About

My Intentions

In the summer of 2010, I received a grant from Wellesley College to go photo-document the Korean immigrant community in Buenos Aires. Being a second-generation Korean immigrant myself, I was intrigued by the fact that there were Koreans in South America, and I wanted to see if their experience as immigrants were similar to mine.

In this project, I wanted to capture the old-world feel that still exists in so much of the Korean immigrant community in Buenos Aires. It’s one of unspoken hardships, clandestinity, and nostalgia for a home that no longer exists for them back in Korea. Their lives were an attempt of reproducing what they had known and seen of Korea before they left, and it was strange to see that time had passed them by without much change.  To photo-document this experience was like traveling back in time to a different era– it was like stepping into a parallel universe.

A bit about myself

I’m a Wellesley College undergraduate studying International Relations with a concentration in Political Science. As a second-generation Korean-American, I’m naturally interested in immigrant issues and their experiences. Having lived in both the predominantly caucasian environment of Marin Country and the extremely diverse and multicultural LA region, I’ve understood what it means to be the only one of three Asians in my school, as well as being able to watch Korean films in downtown Los Angeles.

Fenster-Theater?

This blog is about a photo project that I will be working on this summer. I received a stipend from my college to photodocument the Korean immigrant communities in Buenos Aires, Argentina.

Why these specific groups?

Well, firstly, I’m Korean American, so communicating will be easier. Being a second-generation immigrant, I thought a comparative perspective would be interesting; what is similar and different about their immigrant lives and mine?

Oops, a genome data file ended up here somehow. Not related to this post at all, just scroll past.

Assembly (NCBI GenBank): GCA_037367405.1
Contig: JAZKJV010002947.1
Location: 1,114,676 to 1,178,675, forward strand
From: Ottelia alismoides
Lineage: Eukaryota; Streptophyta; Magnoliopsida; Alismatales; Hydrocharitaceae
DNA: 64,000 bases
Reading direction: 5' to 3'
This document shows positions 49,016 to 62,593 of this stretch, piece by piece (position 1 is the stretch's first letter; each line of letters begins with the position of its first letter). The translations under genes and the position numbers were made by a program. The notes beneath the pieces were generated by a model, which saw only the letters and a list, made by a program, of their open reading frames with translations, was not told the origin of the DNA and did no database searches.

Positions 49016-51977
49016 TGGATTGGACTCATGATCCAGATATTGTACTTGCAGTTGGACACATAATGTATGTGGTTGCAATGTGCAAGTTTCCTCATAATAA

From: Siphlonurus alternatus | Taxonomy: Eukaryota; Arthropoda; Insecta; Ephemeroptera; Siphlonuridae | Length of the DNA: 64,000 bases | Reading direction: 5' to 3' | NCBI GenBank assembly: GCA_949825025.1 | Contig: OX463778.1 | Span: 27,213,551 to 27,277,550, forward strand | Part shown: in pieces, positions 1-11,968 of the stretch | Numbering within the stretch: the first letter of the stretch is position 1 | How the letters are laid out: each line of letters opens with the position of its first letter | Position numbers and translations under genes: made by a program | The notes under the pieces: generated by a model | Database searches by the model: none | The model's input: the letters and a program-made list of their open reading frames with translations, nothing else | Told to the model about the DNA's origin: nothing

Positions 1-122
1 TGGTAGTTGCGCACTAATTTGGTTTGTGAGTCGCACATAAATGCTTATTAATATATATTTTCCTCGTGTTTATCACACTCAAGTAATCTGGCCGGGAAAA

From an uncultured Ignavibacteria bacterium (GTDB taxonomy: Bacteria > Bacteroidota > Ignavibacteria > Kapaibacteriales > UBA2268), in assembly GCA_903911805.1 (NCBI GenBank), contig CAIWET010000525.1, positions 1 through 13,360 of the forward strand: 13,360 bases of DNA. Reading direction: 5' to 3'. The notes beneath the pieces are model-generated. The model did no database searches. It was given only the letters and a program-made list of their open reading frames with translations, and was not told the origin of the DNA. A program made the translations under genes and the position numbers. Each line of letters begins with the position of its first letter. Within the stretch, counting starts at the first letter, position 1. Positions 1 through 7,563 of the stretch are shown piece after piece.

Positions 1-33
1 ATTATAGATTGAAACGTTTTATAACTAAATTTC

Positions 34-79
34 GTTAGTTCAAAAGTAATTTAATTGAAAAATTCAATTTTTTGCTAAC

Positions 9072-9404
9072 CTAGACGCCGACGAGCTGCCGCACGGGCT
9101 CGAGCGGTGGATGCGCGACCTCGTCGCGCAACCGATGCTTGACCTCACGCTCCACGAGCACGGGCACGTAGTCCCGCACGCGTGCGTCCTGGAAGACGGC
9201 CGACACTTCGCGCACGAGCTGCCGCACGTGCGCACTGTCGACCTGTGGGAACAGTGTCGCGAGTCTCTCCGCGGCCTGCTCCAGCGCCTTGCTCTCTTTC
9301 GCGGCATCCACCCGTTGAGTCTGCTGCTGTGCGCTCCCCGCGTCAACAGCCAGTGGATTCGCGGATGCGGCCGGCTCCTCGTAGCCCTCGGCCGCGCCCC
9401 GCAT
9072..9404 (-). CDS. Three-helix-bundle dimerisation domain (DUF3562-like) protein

But why Argentina?

Well, Argentina, like the United States, is an immigrant nation– and for this reason, I thought it would be interesting to document and contrast a country with a similar experience. As a second-generation Korean American, I have always felt personally attached to immigrant stories, and I hope to be able to learn as well as share some of these experiences with my college, as well as anyone else interested in the subject. In such a world where globalization is highly present– where goods, information and ideas cross borders at high speeds, with growing numbers and with intensity, I think it is important to keep in mind that humans are a part of this vast international transaction.

Anyhow, I received this grant by luck, it seems. Quite frankly, I don’t have any real experience in journalism or photojournalism, but I’m eager to learn and try new things. So this project will definitely be a experiment, if anything. I am also hoping to shadow a few reporters/photographers, or maybe intern at a news agency while there, but I’m not quite sure how that will turn out.

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